4
\$\begingroup\$

I've got an automatic litterbox that 'needs' to be hacked for better control. As it ships, it comes with a 120VAC to 24VAC (300 mA) wall wart that drives the two motors in it. I'm trying not to change out the original power supply, as I don't want to change the motors.

What I'm looking to do is get 5VDC for a microcontroller. My first thought was to simply toss a rectifier circuit and a 7805 and I'd be done. However, it seems that the 7805 wants a max Vin of 20VDC. Next thought was to find a small transformer to step the 24VAC down to around 12VAC and then pass that to the rectifier and 7805.

To that end, I started looking around for a transformer that I could use. Sensibly enough, everything I can find seems designed for a 120VAC primary. I came across this small tranformer, which I'm guessing is an audio transformer.

Am I right in presuming that the resistance of each coil is directly proportional to the number of windings? Thus, if I were feed 24VAC into that transformer with a primary of 115 Ohms and a secondary of 69 Ohms, I think I would get 14.4VAC out. Is that correct? Also, can I get away with using what is probably an audio transformer for this purpose?

\$\endgroup\$
6
\$\begingroup\$

You can't rely on using resistance measurements to get turn ratios, because they almost always use different gauge wire for the two windings. The primary winding is usually several hundred turns of some fine gauge stuff, while the secondary is a few dozen turns of something heavier, to carry the necessary current.

Probably the easiest solution is to get a 2nd wall-wart that supplies a few hundred mA of regulated 5V, and you're done.

However, if you really want to DIY it, you may be able to find transformers with 24V secondaries that are center-tapped, in which case you may be able to use one leg to the c.t. to get 12V AC for your diode-and-7805 approach.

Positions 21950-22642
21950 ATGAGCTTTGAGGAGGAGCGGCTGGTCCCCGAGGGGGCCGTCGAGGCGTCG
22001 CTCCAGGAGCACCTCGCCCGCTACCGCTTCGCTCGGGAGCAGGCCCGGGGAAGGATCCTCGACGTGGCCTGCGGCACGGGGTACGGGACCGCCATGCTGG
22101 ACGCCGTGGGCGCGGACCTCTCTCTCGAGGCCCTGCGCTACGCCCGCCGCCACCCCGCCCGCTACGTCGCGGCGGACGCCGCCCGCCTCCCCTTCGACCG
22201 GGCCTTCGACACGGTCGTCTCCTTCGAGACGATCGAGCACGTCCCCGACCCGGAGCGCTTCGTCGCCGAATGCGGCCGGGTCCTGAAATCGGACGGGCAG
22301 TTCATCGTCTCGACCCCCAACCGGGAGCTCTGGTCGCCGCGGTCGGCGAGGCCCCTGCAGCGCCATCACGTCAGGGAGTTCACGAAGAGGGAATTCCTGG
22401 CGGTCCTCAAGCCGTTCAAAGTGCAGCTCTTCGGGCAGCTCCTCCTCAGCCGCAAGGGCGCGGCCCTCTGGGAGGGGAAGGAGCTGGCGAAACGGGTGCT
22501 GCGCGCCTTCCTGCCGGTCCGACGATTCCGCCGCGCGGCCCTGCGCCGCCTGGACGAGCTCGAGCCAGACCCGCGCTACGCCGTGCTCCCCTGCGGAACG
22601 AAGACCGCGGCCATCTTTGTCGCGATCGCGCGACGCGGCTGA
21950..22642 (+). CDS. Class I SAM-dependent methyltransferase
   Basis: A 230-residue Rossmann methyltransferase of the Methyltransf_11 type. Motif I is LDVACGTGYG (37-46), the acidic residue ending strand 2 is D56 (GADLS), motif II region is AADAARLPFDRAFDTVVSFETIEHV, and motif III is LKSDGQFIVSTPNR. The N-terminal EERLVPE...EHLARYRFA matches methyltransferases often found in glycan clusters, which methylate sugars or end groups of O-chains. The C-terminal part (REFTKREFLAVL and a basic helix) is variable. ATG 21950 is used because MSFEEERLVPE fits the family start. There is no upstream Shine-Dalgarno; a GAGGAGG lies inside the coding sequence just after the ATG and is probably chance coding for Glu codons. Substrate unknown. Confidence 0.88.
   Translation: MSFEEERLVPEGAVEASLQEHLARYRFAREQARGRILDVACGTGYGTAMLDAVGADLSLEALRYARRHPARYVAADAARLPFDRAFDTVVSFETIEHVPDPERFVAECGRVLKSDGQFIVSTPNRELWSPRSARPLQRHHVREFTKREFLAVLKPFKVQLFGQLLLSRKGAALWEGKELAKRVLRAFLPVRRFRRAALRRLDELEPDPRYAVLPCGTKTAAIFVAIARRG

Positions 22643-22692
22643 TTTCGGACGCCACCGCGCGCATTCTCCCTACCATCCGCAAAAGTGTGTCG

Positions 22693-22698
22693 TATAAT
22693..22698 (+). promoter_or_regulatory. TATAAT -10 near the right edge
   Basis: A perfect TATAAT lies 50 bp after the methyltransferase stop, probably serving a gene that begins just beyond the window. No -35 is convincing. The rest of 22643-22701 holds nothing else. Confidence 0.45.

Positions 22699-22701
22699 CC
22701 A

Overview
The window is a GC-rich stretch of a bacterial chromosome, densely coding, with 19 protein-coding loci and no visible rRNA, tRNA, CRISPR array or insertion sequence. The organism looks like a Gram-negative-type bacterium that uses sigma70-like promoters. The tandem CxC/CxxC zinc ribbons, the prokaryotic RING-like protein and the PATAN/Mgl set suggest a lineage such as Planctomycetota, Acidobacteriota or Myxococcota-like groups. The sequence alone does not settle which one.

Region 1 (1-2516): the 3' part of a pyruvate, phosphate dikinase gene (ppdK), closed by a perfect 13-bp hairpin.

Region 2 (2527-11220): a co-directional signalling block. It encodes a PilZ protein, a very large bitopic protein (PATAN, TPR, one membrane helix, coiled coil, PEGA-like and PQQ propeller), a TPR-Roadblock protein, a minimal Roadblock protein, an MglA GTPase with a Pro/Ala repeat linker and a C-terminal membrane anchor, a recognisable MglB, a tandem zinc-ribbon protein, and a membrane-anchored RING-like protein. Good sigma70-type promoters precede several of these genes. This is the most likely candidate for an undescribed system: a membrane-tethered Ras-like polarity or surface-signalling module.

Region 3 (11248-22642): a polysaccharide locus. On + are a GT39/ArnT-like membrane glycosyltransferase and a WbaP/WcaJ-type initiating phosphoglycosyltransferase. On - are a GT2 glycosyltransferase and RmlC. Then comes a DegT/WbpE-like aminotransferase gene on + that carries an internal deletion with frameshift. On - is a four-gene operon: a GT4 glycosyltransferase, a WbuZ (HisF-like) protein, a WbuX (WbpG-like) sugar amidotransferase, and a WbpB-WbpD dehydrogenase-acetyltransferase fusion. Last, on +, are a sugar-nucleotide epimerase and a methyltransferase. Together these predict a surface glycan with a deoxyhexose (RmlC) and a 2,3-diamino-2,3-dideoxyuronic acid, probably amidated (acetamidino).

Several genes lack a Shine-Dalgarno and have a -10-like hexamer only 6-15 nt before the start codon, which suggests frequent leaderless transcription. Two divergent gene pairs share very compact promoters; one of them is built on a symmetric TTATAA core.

| improve this answer | |
\$\endgroup\$
4
\$\begingroup\$

If you want to get from 24VAC to 12VAC you need a transformer with a turn ratio of 2:1. Since the input of a power transformer is normally line voltage (120V in your case) such a transformer would be rated for an output of half the line voltage (60V).

| improve this answer | |
\$\endgroup\$
2
\$\begingroup\$

If you turn 24V AC into a half or full wave, you will end up with 27V to 33V. 7805 will only go up to 20Vdc AND event it you make it work at 20V it will get very hot.

You can turn to an adjustable one like a LM350 for example, you will need a few resistors more, but those have a higher input. I still suggest you put a heat sink .

Using an audio transformer might make the voltage drop. but they are not made for high current tranfer. Ratio is directly proportional from the input impedence to the output.

Depending how it was made. if you load the secondary too much, it will probably plunge down on the voltage side.

usual way is to use a switching regulator. Look up Digikey. Today there are a multitude of very easy to use switching that uses off the shelf inductors.

They come in all type of inputs and outputs and produces zero heat.

| improve this answer | |
\$\endgroup\$
1
\$\begingroup\$

you may well end up with close to 20V or less DC after recifiying the 24V AC anyway depending on what rectifier design you use.

Even failing that there are tons of regulators that will tolerate input voltages higher than 20VDC and i would recommend you look at switching regulators.